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Pest Management Strategy

The Limestone Coast Pest Management Strategy is currently under review.

The Pest Risk Assessment component of the Limestone Coast Pest Management strategy recently closed. The updated Strategy and Pest Management Plan will become available soon.

Pest plants and animals are a serious threat to the ongoing economic, social and environmental sustainability of the Limestone Coast. Pests have the potential to adversely impact agricultural, the environment and public safety of the region.

Pest management is a shared responsibility. It is the responsibility of all landholders and a key responsibility of the Limestone Coast Landscape Board. Effective pest management needs the coordinated efforts of landholders, the community and other stakeholders to protect our agricultural industries and the environment.

The pest management strategy

To guide pest management in the region and ensure resources are used effectively, the South East Pest Management Strategy has been prepared. Its development involved input, consultation, feedback and collaboration from key pest experts and the wider community. The mission of the pest management strategy is “to protect agriculture, the environment and public safety from the adverse impacts of pest plants and pest animals”.

There are four parts of the strategy:

  1. Strategy- goals, objectives, actions
  2. Pest Management Plan- pest risk assessment, regional pest policies, weed spread prevention
  3. Community Engagement- Communication, Education, Engagement
  4. Operational Procedures - weed hygiene, incursion response, monitoring and evaluation The pest management strategy's mission is "to protect agriculture, the environment and public safety from the adverse impacts of pest plants and pest animals”.

For a hard copy of the strategy, please contact us.

Aims of the pest management strategy

There are three key aims of the pest management strategy:

  1. an informed community proactively undertaking pest management activities
  2. no new pests become established in the region
  3. effective management of established pest species.

Risk assessment process

An important component of the pest management strategy is the risk assessment process. This process allows unbiased, informed decisions on control priorities at a regional scale. It was undertaken to objectively determine the highest priority pest plants and animals for the region. In times of limited resources, it is important to have a tool which helps us direct our efforts in the most effective way.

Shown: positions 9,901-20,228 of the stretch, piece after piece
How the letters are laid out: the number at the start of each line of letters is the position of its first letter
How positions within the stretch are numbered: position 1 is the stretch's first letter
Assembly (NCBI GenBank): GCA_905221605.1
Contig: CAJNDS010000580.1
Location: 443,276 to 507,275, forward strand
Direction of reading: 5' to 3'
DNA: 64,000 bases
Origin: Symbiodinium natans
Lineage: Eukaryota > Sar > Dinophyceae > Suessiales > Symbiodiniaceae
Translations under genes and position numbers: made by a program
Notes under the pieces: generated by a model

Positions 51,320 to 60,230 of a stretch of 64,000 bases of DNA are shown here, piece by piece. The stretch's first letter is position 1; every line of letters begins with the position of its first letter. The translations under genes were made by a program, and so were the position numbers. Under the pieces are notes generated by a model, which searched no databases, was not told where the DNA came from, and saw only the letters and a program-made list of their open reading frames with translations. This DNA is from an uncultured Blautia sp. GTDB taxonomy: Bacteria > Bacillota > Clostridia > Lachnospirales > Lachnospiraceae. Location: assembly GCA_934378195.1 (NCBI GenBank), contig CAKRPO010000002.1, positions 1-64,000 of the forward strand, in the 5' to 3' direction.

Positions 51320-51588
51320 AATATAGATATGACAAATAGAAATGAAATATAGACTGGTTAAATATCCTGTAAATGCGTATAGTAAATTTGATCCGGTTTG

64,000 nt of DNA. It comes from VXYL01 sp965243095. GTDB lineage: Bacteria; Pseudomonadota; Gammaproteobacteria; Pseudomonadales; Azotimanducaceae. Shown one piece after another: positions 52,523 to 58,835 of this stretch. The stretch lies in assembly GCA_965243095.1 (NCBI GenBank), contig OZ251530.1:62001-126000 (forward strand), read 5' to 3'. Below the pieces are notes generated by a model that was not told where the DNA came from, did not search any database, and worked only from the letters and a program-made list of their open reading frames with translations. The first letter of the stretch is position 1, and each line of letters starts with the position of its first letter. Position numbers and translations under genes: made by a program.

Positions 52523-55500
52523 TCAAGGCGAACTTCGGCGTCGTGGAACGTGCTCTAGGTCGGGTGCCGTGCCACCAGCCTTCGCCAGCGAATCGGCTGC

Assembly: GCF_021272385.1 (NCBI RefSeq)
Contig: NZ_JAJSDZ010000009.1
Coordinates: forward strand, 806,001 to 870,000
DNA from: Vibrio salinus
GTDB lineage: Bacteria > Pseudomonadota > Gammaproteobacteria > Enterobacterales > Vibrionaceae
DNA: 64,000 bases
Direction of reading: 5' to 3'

Objective assessments were undertaken of over 150 different pest plants and 39 pest animals across eight land uses. The assessment also involved valuable input from a range of stakeholders representing the eight land uses. The risk assessment process used the SA Weed Risk Management Protocol developed by Primary Industries and Regions SA. It involved answering a series of questions for each pest plant or animal to determine what impacts it has, how quickly it can spread, feasibility to control current infestations or populations and a comparison of current and potential distribution. The final results of the assessment compare the threat level to the feasibility of control and provide recommendations for the type of action that is appropriate. Types of recommendations include: eradication, regional control, local containment, biological control and education.

The results of the risk assessment process form the basis for actions in the pest management strategy and regional policies. It is important to note that the assessment focuses on the regional scale and therefore the results do not always reflect local priorities. The recommendations for a pest plant or animal at a regional level does not prevent the development of policies which place a higher priority on the pest at a local level. A summary of the results from the risk assessment process can be viewed in the Pest Management Strategy Summary. For a hard copy of the summary, please contact us.

Outcomes of the pest management strategy

Key outcomes of the pest management strategy are:

  • more people undertaking effective pest management
  • a clear and detailed work program for pest management in the region
  • alignment of community expectations in regards to pest plant and animal management in the region
  • provision of information to the community on pest management in the region.